Doing your own bookkeeping has its advantages, but be sure to avoid these common mistakes. 

Utilising an inept bookkeeping system

Whatever system you are using, be it an excel spread-sheet, manual cash-book, or accounting software, you should be able to retrieve the information that is required to comply with your obligations to government agencies. Furthermore, you should keep all data safe and secure with back-ups of all computer systems.

Not registering all bank transactions

Regardless of the bookkeeping system you use, you have to register the money going in and out of your business. All transactions have to be recorded, plus: a detailed check of all items going through your bank account has to be carried out to avoid getting in trouble with tax authorities.

Neglecting it until the last moment

Of all these common mistakes, this one is the most common since most ‘self-made’ bookkeepers don’t have the time to do it. Leaving your bookkeeping to the end of the year or to the end of the quarter may seem like a good option, but it’s not since it can be harmful to your business for the following reasons:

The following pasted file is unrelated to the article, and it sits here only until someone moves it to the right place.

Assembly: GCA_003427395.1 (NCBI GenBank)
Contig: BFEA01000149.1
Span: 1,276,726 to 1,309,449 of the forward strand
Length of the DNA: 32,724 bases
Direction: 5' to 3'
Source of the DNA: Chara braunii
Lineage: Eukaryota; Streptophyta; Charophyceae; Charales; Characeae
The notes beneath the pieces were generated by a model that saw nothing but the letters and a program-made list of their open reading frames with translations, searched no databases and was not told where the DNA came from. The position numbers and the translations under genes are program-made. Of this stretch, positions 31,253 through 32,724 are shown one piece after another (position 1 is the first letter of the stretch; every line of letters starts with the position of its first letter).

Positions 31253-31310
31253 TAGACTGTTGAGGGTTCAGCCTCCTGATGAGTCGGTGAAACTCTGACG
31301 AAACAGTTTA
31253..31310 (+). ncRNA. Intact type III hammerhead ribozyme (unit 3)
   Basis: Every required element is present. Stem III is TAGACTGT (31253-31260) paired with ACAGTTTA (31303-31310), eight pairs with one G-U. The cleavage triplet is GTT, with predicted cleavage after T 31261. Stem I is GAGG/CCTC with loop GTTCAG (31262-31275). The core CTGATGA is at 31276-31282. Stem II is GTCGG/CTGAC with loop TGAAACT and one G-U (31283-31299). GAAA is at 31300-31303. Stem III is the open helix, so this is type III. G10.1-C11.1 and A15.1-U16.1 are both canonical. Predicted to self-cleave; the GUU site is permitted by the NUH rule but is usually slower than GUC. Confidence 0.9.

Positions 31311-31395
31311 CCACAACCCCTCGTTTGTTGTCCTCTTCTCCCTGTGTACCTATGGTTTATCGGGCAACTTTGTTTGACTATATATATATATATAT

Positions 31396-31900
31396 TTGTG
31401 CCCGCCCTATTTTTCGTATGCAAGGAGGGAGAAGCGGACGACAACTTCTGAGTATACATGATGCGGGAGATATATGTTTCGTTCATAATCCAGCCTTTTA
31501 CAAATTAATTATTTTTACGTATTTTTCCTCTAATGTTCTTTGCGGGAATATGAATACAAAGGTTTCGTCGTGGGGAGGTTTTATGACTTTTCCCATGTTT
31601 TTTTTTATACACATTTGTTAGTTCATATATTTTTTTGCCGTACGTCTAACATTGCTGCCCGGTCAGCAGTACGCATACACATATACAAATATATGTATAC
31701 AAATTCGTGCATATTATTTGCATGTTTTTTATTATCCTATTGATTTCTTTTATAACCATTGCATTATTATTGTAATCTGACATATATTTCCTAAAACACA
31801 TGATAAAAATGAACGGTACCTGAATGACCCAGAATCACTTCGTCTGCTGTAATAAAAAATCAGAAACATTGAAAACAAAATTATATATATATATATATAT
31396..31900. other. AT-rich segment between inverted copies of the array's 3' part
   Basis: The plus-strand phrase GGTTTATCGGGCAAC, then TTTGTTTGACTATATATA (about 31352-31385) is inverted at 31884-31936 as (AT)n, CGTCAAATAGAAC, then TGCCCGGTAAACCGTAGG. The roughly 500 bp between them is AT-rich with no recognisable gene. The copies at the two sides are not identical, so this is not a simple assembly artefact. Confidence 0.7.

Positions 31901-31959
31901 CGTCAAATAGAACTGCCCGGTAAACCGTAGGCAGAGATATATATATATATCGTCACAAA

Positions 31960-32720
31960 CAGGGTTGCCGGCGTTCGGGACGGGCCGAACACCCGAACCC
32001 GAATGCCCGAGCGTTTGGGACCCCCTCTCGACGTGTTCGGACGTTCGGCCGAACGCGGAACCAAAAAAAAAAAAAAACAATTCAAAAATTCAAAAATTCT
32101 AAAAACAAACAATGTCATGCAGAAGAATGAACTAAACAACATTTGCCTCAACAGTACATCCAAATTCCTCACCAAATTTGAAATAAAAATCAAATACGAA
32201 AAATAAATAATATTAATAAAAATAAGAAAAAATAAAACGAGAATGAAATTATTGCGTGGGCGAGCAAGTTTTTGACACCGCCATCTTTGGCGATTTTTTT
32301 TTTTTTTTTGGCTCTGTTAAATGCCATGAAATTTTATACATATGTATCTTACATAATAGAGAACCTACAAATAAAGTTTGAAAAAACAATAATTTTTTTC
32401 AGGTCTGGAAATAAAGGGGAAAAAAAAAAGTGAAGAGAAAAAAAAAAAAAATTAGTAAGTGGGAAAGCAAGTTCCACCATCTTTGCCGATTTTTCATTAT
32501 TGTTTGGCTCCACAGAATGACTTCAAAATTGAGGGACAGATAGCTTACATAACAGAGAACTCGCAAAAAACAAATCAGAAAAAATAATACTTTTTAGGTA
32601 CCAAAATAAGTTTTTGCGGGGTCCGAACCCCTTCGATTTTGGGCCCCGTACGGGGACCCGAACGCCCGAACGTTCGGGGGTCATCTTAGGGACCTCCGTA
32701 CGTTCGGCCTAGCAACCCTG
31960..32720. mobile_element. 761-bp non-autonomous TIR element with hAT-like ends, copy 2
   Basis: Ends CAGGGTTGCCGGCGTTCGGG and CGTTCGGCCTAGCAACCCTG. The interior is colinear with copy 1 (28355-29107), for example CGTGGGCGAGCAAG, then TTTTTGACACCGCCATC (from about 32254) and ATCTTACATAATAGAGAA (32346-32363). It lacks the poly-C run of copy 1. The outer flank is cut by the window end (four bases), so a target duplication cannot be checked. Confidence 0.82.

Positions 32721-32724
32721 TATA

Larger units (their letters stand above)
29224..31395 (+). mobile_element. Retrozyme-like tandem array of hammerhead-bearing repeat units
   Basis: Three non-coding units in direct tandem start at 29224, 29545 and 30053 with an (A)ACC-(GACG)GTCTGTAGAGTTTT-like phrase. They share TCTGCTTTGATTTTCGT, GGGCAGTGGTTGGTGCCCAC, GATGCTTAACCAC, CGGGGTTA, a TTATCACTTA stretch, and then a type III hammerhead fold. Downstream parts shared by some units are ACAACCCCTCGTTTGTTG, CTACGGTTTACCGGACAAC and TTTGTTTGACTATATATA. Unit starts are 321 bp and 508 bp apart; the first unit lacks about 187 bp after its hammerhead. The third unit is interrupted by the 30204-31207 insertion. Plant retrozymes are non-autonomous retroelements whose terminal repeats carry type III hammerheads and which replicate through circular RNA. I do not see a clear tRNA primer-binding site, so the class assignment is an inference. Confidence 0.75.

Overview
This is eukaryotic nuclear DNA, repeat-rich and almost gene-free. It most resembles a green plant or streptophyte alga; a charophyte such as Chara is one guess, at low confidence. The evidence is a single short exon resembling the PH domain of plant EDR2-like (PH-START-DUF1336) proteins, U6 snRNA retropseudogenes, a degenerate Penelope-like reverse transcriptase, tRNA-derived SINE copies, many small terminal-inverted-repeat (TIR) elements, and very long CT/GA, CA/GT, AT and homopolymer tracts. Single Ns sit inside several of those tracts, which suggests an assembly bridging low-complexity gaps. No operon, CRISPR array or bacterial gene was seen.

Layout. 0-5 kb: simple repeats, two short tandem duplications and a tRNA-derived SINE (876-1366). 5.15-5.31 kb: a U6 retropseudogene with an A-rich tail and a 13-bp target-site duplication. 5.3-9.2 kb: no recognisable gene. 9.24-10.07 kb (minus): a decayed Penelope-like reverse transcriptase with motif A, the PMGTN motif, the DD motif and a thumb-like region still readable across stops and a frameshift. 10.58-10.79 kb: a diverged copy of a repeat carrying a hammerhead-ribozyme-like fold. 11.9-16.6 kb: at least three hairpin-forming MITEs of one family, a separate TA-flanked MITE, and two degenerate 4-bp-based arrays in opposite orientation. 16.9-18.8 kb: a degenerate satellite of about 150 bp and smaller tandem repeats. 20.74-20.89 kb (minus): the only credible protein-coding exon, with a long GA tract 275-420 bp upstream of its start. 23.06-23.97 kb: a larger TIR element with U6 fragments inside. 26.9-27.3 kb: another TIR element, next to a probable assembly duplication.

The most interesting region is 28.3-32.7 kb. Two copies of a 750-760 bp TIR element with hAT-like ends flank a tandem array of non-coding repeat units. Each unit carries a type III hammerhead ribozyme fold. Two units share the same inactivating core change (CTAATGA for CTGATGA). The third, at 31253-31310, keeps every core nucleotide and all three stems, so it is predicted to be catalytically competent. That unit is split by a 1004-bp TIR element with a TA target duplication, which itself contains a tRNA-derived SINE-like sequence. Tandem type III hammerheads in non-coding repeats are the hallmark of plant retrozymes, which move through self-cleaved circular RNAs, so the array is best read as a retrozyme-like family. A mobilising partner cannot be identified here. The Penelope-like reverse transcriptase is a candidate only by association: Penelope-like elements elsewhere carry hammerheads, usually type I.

Mixing personal and business finances

Another common mistake: sole traders often choose to open one bank account, merging personal with business finance. That might seem the most convenient and cheapest way of operating, but it’s not since it causes extra work when it comes to writing up the books. It also introduces an element of doubt in the mind of HMRC inspectors as to the validity of business expenses. They will also tend to treat all bank receipts, including personal items, as business income. Owners of limited companies must be particularly careful. Any drawings from a company bank account must either be for salary or dividends.

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